• Sustainability: inability to continue maintaining (and securing funding for) programs long enough to create impact. "The recurrent budgets of governments were frequently unable to bear the burden of expenditure required by the project: for example, staff employed by some projects were no longer being paid, buildings were not maintained, vehicles were not replaced and there was sometimes no fuel for the ones that were available."
  • Inaccurate knowledge of – and insufficient adaptation to – local conditions. "Many of the projects suffered from lack of detailed knowledge of the general farm systems, and the particular crop production systems operating in the project area ... it was often difficult to obtain the necessary knowledge during implementation ... Generally, it was found that the proposed new crop technologies required further testing on small-holder farms in the areas ... the changes were expected to be adopted by too great a proportion of farmers in too short a period of time ... Because of the above problems of analysis of farm gate prices, and over-optimistic yield assumptions, it was often found that the crop-production package in the project was not sufficiently financially rewarding to the farmers when account was taken of the changes in family labour input."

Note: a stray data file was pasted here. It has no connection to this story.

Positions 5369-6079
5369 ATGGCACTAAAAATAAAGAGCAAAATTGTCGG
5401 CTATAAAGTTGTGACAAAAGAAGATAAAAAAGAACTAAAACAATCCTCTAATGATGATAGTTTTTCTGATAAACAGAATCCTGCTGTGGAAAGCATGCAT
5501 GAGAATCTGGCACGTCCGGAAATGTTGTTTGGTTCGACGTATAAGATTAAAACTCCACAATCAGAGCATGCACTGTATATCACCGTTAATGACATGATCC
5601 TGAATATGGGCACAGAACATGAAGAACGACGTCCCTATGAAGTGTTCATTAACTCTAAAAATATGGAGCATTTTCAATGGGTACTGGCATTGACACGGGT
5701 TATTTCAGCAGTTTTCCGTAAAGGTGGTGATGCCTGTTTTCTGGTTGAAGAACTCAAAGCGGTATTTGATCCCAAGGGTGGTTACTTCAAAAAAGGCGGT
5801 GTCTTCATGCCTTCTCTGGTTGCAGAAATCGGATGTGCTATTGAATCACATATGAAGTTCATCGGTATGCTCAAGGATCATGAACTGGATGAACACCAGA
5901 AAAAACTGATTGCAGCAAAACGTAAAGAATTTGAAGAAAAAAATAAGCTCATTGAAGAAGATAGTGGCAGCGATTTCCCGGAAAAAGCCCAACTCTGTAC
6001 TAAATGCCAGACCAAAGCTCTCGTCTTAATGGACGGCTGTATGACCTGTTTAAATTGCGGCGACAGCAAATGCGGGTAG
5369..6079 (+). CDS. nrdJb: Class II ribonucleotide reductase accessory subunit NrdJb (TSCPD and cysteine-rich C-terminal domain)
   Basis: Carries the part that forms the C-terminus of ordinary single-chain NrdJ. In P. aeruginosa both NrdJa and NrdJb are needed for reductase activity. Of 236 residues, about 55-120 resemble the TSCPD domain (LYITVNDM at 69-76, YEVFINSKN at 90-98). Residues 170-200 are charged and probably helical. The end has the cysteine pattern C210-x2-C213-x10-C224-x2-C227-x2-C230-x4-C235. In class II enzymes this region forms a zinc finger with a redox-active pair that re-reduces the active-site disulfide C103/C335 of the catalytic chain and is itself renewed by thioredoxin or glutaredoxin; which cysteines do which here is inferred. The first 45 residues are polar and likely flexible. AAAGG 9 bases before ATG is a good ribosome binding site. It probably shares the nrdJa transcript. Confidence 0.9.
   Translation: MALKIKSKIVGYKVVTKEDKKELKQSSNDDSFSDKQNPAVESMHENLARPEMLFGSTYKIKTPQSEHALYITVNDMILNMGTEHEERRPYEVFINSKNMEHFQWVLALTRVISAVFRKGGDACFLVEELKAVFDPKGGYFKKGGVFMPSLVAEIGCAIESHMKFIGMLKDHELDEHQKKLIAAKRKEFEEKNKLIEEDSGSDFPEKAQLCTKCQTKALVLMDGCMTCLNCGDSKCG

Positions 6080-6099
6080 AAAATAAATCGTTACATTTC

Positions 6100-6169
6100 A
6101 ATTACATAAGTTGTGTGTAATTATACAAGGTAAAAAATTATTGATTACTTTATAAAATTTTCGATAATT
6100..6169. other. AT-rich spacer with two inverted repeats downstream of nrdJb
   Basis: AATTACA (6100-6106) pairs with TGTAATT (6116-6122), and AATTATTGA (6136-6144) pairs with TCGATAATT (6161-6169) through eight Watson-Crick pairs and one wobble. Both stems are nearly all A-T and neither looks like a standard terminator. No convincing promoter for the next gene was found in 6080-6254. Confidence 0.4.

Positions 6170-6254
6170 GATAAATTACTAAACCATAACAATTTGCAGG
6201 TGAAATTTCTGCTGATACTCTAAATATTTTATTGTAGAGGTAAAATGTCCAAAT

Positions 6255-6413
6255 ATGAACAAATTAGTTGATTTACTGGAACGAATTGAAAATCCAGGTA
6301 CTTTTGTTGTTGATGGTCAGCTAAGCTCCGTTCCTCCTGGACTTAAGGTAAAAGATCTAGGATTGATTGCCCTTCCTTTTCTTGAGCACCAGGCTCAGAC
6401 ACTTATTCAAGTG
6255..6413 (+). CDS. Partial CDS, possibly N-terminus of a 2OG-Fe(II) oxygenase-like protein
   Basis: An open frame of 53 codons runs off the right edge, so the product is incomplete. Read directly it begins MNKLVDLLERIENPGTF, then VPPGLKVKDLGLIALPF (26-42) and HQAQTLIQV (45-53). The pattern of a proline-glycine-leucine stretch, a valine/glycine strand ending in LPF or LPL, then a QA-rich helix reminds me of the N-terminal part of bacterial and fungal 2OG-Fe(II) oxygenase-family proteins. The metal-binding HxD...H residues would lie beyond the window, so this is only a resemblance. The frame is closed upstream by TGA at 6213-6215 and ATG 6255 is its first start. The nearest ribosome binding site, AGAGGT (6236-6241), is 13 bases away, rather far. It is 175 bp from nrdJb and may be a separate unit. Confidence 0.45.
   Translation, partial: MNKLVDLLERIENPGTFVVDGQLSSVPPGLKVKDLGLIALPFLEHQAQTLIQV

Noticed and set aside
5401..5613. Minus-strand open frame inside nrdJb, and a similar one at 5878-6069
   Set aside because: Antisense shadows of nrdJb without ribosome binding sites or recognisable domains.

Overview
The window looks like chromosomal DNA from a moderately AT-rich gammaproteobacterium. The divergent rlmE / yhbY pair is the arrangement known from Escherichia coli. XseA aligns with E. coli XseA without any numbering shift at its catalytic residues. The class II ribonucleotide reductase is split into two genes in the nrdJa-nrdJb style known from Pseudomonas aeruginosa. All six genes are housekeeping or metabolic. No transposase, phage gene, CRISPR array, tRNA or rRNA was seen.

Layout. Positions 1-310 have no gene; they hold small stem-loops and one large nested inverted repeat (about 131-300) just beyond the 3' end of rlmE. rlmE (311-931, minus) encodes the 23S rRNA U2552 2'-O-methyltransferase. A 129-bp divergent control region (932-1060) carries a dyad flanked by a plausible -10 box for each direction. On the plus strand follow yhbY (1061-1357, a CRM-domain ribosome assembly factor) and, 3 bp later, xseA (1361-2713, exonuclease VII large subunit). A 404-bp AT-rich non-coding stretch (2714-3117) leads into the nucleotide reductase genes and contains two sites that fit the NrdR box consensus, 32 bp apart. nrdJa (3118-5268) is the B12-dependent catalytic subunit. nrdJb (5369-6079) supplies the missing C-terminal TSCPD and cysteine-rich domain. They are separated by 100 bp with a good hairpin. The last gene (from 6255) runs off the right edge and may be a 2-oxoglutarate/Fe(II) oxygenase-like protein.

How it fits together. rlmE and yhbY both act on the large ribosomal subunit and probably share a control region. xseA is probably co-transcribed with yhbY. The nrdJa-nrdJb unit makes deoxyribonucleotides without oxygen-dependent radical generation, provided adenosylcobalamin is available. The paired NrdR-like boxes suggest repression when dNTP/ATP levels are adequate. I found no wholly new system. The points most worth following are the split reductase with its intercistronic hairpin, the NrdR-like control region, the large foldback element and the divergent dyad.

• Management was overloaded with these highly complex and multifaceted projects. "The incorporation of non-agricultural components into the projects overloaded management so that implementation suffered."

More targeted agricultural interventions

Many aid projects have focused on a particular aspect of agricultural productivity such as irrigation or provision of livestock. We have found relatively little information on the general track records of these specific interventions, in terms of their ultimate impact on the lives of the people they aim to help. However, the World Bank's reviews of its own projects illustrate some of the challenges associated with particular targeted agricultural projects: